November 13, 2013
Jack Hawke is not a household name. But he has impacted the entire state. Even Robeson.
A veteran political strategist, Hawke is the architect of the modern North Carolina Republican Party. He was the longest serving state chairman, from 1987 to 1995, and if you wanted to be a Republican governor, you called Jack Hawke. Hawke led the only Republican governors to victory since Reconstruction. He advised Gov. Jim Martin, then most recently Gov. Pat McCrory and countless other campaigns. He transformed the party with an encyclopedic knowledge of state politics and political acumen.
A cheerful political warrior who loved the game, Hawke was a political genius. He mentored political operatives across the state, including those in Robeson. He even took a special interest in political modeling being done here.
Jack’s health suddenly declined after the last gubernatorial race, when he was 72. He could barely help with the McCrory transition, which caused early bumps in the governor’s ability to get the new administration off the ground. Jack Hawke was that important to the team. Actually, those early days would have been more dependent on Hawke than the governor.
The current state GOP Chairman Claude Pope described Jack as having a tremendous devotion to North Carolina possessed with sheer political brilliance and a legendary sense of humor. The governor called him a trusted mentor, friend and father figure.
Jack mentored a generation of GOP operatives, as he was simply a kind man, never personally speaking ill of anyone. His knowledge of politics was vast. He orchestrated the first Republican majorities in the state House in one hundred years. North Carolina leans Republican due to his leadership known mostly by operatives, as Jack preferred being behind the scenes. Interestingly, Robeson factors heavily in determining that lean.
Most believe you have to campaign in 100 counties to win a statewide election. It isn’t true. Each county has a unique set of politics and only over a dozen really impact a state election. Robeson is not a battleground county, but numerically a decisive one nonetheless.
Though considered a “Democratic” stronghold, the term is a misnomer. In state and federal races, nearly half of Robeson precincts vote Republican. These are precincts that if targeted with good candidates elected David Edge and G.L. Pridgen as the first Republicans elected to county and state offices since Reconstruction.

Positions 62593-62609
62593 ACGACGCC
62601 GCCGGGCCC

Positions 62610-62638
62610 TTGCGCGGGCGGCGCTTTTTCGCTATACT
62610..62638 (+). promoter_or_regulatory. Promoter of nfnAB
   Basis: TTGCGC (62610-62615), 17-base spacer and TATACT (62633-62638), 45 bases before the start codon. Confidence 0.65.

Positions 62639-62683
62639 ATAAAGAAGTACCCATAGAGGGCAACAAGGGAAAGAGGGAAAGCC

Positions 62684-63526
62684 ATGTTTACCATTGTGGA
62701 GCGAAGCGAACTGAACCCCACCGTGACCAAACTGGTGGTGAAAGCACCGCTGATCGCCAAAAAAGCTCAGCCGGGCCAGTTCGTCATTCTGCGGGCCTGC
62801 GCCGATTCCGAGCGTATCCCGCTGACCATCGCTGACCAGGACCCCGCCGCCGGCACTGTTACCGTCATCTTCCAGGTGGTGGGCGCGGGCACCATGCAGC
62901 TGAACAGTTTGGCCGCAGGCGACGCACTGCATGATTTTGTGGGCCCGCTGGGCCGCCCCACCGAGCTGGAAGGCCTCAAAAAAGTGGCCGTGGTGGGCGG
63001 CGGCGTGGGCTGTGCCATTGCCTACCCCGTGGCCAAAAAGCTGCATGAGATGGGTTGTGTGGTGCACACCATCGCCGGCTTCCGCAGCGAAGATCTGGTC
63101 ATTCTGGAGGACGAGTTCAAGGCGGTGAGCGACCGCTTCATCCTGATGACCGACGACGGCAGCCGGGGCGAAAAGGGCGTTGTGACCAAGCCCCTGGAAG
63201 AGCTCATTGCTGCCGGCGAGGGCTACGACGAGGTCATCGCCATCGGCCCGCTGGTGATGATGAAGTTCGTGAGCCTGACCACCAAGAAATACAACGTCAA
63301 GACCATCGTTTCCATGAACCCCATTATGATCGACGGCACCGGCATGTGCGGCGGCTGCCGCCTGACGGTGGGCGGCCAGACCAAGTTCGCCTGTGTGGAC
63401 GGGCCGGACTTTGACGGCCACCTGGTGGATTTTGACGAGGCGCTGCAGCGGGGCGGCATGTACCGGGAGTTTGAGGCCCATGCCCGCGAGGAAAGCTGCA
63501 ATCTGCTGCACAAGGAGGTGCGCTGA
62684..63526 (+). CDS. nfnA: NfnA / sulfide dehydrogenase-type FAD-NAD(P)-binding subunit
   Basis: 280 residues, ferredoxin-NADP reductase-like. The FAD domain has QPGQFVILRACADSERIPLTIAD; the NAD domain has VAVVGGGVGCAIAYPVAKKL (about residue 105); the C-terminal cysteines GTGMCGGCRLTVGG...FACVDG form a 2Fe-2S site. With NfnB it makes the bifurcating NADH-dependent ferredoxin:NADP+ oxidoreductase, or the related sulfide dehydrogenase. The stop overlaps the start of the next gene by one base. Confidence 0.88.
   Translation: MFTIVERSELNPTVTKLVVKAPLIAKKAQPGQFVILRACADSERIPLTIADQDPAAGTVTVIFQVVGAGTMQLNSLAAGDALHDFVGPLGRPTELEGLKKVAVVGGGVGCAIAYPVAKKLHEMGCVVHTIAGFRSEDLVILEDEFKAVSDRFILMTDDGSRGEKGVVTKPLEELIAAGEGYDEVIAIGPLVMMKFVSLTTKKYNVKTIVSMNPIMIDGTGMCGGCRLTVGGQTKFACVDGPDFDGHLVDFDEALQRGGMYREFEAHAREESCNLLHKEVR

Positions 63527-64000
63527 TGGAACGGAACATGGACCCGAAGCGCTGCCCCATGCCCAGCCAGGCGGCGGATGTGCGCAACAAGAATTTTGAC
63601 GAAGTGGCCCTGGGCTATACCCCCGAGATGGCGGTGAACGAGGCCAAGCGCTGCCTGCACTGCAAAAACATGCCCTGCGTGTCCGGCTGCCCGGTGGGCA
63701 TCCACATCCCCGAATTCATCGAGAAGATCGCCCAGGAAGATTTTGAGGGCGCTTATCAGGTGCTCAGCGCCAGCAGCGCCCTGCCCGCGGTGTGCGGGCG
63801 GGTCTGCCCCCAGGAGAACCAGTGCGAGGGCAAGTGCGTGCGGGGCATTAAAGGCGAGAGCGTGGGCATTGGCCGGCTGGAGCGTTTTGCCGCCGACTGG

By caveat, there are enough precincts countywide that either lean Republican or are toss-ups to affect a countywide race as well. Jack Hawke watched the success of these targeted approaches in Robeson during 2010 and was aware the local GOP is gearing up for countywide runs. Why would a prominent state operative like Hawke be interested in places like Robeson?
Robeson is a lynchpin of sorts for state Democrats. It has loyally delivered for Democrats even when the rest of the state votes Republican. But both parties have rewarded this loyalty with indifference.
Farsighted Democrats take Robeson for granted while nearsighted Republicans discount it. Jack Hawke and local Republicans are less myopic.
Robeson has a core of conservative Democrats. Working with conservative Democrats supported by growing unaffiliated ranks and a GOP base is the key to electing Republicans.
If Republican candidates become a consistently credible threat in Robeson, both parties paradoxically benefit. Jack Hawke and GOP officials understand how this impacts North Carolina.
Robeson historically is so democratically extreme, it is a barometer of sorts for state politics. The nation hinges on swings states. States hinge on swing counties. If Robeson becomes a battleground county with two viable parties, it automatically becomes a state powerhouse that candidates on both sides must patronize. Then everyone in Robeson wins.
Jack Hawke helped develop GOP strategies from Robeson to Raleigh. Those of us he mentored are fortunate to have benefitted from his knowledge. Possessed with impeccable political timing, Jack passed away on the eve of the recent general election. Typical Jack Hawke. North Carolina will miss him.
Phillip Stephens is the chairman of the Robeson County Republican Party.